Air pollution levels in Delhi worsened on Friday morning due to adverse weather conditions – low temperature and slow wind speed – and the air quality index was 403 at 9 a.m. of the severe category.
Low temperatures and slow surface winds allow the accumulation of pollutants.
The city’s 24-hour average Air Quality Index (AQI) was 400 Thursday night.
So far, the air quality in the capital has remained very bad or severe most days of November.
Delhi recorded the lowest air pollution levels – in terms of a 24-hour average quality index – on November 1 (AQI 281) followed by November 23 (AQI 290).
Neighbors Faridabad (417), Ghaziabad (373), Greater Noida (378), Gurgaon (361) and Noida (383) also saw the air quality drop on Friday morning.
An AQI between zero and 50 is considered good, 51 and 100 satisfactory, 101 and 200 moderate, 201 and 300 bad, 301 and 400 very bad, and 401 and 500 severe.
Delhi recorded a minimum temperature of 11 degrees Celsius. The maximum temperature is expected to be around 28 degrees Celsius.
According to the air quality monitor of the Ministry of Earth Sciences SAFAR, no relief is likely until Monday.
Local emissions and weather conditions are likely to be the dominant factors controlling air quality, he said.
The Delhi government on Thursday reimposed the ban on construction and demolition activities following the Supreme Court’s order in this regard.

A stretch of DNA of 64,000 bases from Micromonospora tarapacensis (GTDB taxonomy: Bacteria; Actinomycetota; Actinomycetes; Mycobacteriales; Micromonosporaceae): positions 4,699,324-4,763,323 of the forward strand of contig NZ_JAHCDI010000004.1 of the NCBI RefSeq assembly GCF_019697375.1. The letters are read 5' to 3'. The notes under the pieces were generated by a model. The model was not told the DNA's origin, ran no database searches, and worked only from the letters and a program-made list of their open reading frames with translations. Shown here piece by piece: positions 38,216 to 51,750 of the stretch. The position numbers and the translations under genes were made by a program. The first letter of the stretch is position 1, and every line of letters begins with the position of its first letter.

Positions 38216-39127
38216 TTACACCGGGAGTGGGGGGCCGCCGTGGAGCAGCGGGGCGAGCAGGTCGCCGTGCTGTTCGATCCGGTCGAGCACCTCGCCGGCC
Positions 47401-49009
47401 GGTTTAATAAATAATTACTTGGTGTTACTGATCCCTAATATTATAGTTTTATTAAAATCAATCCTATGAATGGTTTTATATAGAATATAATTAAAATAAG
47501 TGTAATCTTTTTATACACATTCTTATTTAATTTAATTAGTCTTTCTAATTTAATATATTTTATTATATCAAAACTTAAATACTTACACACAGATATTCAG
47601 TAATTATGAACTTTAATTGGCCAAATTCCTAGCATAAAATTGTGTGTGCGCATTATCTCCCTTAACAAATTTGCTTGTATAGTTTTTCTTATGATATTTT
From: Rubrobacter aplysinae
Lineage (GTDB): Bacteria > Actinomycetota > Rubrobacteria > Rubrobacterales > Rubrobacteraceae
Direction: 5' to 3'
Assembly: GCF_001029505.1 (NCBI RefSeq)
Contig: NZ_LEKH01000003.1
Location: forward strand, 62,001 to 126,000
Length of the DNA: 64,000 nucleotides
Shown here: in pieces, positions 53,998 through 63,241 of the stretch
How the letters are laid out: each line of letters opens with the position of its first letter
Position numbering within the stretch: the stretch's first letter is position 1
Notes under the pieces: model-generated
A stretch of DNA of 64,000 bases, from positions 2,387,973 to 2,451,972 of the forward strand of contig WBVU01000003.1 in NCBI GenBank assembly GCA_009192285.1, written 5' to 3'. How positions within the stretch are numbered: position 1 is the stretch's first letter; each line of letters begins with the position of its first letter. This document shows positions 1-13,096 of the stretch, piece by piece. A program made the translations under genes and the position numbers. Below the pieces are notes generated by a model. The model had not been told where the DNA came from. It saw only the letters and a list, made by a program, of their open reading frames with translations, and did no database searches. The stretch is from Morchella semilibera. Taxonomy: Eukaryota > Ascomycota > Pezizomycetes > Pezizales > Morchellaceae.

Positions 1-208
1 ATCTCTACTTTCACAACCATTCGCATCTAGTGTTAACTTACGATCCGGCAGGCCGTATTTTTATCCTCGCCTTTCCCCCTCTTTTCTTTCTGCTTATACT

The Supreme Court on Wednesday reimposed the ban on construction activities at Delhi-NCR until further notice.
Chief Minister Arvind Kejriwal said workers affected by the ban on construction activities in the national capital will receive financial assistance of 5,000 rupees each and his government will also compensate them for the loss of the minimum wage.
The ban on construction and demolition activities was lifted on Monday due to improved air quality and inconvenience to workers.
The Delhi government decided on Wednesday to resume physical classes in schools, colleges and other educational establishments and to reopen government offices from November 29.
The entry ban on trucks, except those performing essential services, will continue until December 3. However, “CNG trucks and electric trucks will be allowed to enter Delhi from November 27”.
On November 13, the city government ordered the closure of all educational institutions, banned construction and demolition activities, and asked its employees to work from home to combat air pollution and minimize its costs. health effects.
Four days later, he extended the restrictions, in addition to banning the entry of trucks carrying non-essential items into Delhi.